Viewpoint: ‘Heritage’ of emotional decision-making fuels EU’s opposition to biotech crops

Greenpeace protesters demonstrate with banners on Thursday, March 10, 2005 in front of the European Union Ministers' Council Building in Brussels, Belgium. Image Credit: AP Photo/LUXPRESS/Jean-Claude Ernst)

As Daniel Patrick Moynihan, American politician and diplomat famously put it, “You are entitled to your opinion. But you are not entitled to your own facts.” But it seems to me that opinions …. have held sway in a series of recent decisions by Europe’s regulators and judges.

In July this year, judges at the European Court of Justice ruled that the new and highly controllable Crispr techniques of gene editing must be treated as if they were the equivalent of older and far less controllable genetic engineering methods  …. The ruling will prevent the use of Crispr in targeted development of new crop plants with desirable traits.


Exposure and risk, the fruits of toxicological knowledge developed over centuries through the application of reason, are not considered …. Despite countless high quality studies demonstrating its safety, glyphosate remains under threat, following the International Agency for Research on Cancer’s deeply flawed hazard-based assessment.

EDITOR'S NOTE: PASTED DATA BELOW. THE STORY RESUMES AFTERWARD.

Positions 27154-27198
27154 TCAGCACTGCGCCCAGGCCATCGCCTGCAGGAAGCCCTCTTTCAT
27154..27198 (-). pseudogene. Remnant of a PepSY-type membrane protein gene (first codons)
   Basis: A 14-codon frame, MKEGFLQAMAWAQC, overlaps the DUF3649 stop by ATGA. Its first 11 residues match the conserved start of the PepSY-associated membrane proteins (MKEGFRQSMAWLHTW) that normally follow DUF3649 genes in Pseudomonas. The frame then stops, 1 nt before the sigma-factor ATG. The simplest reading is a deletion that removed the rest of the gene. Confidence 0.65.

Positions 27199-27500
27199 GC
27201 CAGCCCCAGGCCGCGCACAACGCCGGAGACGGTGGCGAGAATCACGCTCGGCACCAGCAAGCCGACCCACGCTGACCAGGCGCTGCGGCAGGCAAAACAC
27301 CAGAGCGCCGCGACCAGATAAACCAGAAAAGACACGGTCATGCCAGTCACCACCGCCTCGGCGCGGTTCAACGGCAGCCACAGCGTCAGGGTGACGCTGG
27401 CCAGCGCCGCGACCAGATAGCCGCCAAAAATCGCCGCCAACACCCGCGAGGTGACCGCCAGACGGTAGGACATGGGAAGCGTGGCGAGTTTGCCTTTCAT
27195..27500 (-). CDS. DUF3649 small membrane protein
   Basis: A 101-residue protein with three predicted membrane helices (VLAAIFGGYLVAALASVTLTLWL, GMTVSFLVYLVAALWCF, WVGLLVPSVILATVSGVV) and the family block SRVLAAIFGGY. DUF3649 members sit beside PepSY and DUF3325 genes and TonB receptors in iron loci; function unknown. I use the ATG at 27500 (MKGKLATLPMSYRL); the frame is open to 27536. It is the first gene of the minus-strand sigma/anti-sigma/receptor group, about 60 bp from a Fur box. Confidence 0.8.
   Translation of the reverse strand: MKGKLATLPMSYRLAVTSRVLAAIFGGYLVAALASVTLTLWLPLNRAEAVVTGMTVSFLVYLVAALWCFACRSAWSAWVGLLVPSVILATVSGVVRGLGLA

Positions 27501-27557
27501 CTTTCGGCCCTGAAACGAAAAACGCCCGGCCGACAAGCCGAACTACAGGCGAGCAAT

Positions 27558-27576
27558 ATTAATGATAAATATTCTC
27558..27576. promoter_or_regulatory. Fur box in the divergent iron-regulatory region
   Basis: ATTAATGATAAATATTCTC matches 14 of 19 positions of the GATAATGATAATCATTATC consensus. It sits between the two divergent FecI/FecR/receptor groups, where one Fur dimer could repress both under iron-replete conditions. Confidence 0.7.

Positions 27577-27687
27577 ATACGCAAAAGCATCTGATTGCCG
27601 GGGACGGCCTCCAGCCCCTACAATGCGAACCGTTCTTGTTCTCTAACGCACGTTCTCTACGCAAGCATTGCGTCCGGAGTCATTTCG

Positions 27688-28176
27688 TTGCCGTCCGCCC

Related article:  Indian farmers growing unapproved herbicide-resistant GMO soybeans, farmers union says

Many observers may take the view that these decisions are simply an expression of the spirit of the European people …. The problems emerge when precautionary steps replace considered risk evaluations and the consequences of decisions are not fully considered …. It is troubling that Europe’s willingness to impair …. innovation is at least partly dependent on the assumption that …. feelings, opinions, and conjecture are of equal value with reason and knowledge.

Read full, original article: Viewpoint: With European risk management at a crossroads, can reason prevail?

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